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ChatGPT creator warns of the dangers of artificial intelligence

Humans will eventually need to “slow down this technology,” Sam Altman warned.

Sam Altman, CEO, OpenAI

RT – OpenAI CEO Sam Altman warned that AI has the potential to displace workers, spread “disinformation” and enable cyberattacks. OpenAI’s latest GPT software can outperform most humans in simulation tests.

“We have to be careful here,” Altman told ABC News Thursday, two days after his company unveiled its latest language model, dubbed GPT-4. According to OpenAI, the model “displays human-level performance on various professional and academic criteria” and can pass a simulated US bar exam with a top 10 percentile score, while performing in the 93rd percentile on the SAT Reading Test and in the 89th percentile on the SAT Math Test.

“I am particularly concerned that these models can be used for disinformation on a large scale,” Altman said. “Now that they’ve gotten better at writing computer code, [eles] They can be used to launch offensive cyberattacks.”

“I think people should be happy that we’re a little bit afraid of that,” Altman added, before explaining that his company is working on “safety limits” on its creation.

Follow up on recommendations

These “security limits” have recently become apparent to users of ChatGPT, a popular chat program based on GPT-4’s predecessor, GPT-3.5. Upon request, ChatGPT provides liberal responses to questions about politics, economics, race, or gender. He refuses, for example, to write poetry that Donald Trump admires, but he willingly writes prose that admires Joe Biden.

Altman told ABC that his company is in “regular contact” with government officials, but he did not say whether those officials played a role in shaping ChatGPT policy preferences. He told the US network that OpenAI has a team of policy makers who decide “what we think is safe and good” to share with users.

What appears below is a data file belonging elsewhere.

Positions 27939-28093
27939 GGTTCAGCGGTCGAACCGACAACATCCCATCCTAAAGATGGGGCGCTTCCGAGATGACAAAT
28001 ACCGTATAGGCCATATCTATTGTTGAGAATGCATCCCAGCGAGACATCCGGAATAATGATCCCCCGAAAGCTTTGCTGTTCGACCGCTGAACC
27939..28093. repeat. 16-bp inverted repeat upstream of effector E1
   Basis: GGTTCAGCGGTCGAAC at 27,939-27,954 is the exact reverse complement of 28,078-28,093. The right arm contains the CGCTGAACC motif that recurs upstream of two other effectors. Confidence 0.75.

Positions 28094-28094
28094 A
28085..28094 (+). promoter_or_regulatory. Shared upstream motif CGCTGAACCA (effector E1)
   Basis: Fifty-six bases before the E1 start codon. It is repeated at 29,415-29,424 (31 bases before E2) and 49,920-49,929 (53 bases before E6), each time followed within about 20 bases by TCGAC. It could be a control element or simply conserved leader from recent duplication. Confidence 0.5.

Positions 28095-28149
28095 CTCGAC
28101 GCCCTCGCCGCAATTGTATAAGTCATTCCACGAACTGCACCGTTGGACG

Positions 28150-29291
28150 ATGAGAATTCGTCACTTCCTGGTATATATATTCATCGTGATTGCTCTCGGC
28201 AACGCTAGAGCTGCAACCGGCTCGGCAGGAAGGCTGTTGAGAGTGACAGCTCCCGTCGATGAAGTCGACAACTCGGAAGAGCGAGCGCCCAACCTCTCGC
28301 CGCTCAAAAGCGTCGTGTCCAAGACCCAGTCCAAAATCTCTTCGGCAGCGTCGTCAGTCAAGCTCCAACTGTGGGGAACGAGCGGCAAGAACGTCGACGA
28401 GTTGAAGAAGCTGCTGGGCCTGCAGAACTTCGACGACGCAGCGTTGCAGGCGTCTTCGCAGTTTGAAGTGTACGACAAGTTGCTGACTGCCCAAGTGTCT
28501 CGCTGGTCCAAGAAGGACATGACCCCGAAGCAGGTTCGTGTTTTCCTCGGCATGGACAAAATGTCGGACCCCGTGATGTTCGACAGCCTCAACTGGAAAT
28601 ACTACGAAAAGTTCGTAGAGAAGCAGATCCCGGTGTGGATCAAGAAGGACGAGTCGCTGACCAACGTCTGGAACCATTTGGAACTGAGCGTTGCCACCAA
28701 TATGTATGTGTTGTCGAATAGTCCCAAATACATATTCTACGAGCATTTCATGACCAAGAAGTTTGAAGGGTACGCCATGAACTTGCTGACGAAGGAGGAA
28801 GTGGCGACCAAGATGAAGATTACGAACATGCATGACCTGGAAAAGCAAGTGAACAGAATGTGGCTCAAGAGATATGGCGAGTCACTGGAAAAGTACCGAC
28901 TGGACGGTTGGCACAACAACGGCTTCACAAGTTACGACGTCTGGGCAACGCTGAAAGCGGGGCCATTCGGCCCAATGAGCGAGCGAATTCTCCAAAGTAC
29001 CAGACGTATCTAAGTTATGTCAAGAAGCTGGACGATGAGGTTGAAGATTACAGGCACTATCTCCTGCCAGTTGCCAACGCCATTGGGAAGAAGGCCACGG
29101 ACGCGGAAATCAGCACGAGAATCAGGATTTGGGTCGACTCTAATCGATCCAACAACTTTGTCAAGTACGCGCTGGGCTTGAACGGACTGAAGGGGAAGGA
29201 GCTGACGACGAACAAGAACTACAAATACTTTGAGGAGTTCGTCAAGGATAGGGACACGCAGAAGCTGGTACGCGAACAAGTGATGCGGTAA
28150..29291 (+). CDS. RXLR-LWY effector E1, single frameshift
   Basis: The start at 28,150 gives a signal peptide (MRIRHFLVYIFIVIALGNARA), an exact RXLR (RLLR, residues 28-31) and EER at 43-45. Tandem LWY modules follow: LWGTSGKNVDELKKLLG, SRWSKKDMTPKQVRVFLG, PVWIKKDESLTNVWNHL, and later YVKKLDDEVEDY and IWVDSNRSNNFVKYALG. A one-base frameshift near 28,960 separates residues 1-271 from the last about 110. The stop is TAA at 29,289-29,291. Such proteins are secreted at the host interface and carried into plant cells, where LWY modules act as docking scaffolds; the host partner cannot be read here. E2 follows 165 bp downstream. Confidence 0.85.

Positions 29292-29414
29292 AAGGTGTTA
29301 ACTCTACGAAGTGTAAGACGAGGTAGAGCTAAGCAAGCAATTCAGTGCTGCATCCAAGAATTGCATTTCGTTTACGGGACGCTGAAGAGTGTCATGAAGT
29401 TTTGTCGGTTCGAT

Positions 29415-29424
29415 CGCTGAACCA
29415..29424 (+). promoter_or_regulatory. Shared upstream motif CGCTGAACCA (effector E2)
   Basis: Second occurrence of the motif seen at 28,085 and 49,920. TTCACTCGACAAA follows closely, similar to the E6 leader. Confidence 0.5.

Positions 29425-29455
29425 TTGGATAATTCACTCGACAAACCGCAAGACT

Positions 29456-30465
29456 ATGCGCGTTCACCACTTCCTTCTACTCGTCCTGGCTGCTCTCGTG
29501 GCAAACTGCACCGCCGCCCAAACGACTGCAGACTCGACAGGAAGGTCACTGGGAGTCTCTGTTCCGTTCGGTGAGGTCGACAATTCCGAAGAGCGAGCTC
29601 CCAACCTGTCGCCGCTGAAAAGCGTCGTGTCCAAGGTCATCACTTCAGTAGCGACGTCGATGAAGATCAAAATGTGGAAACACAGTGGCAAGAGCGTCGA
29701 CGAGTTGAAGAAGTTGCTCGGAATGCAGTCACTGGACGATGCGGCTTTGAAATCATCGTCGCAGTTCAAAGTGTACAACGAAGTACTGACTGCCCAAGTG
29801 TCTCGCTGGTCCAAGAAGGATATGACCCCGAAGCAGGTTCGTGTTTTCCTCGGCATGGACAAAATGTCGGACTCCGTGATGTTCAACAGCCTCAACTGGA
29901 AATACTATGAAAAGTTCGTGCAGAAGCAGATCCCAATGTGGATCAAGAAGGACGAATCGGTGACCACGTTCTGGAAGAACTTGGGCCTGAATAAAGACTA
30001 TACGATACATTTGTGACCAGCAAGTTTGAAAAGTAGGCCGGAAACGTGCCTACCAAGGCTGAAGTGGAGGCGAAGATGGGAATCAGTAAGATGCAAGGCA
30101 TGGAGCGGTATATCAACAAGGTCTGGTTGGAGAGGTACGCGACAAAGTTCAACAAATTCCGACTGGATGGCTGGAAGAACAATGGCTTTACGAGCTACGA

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GPT-4 is currently available to a limited number of users on an experimental basis. Early reports indicate that the form is much more powerful than its predecessor and potentially more dangerous. Stanford professor Michal Kosinski described in a Twitter thread on Friday how he asked GPT-4 how it could help him “escape,” only for the AI ​​to hand him a detailed set of instructions. Which is supposed to give him control over his computer.

Kosinski isn’t the only tech fan worried about the growing power of artificial intelligence. Tesla and Twitter CEO Elon Musk called it a “dangerous technology” earlier this month, adding, “We need some kind of regulatory authority to oversee the development of AI and make sure it works in the public interest.”

While Altman insisted to ABC that GPT-4 is still “very much under human control,” he acknowledged that his model would “eliminate a lot of existing jobs” and said that humans “will need to figure out ways to slow this technology down. Over time .”

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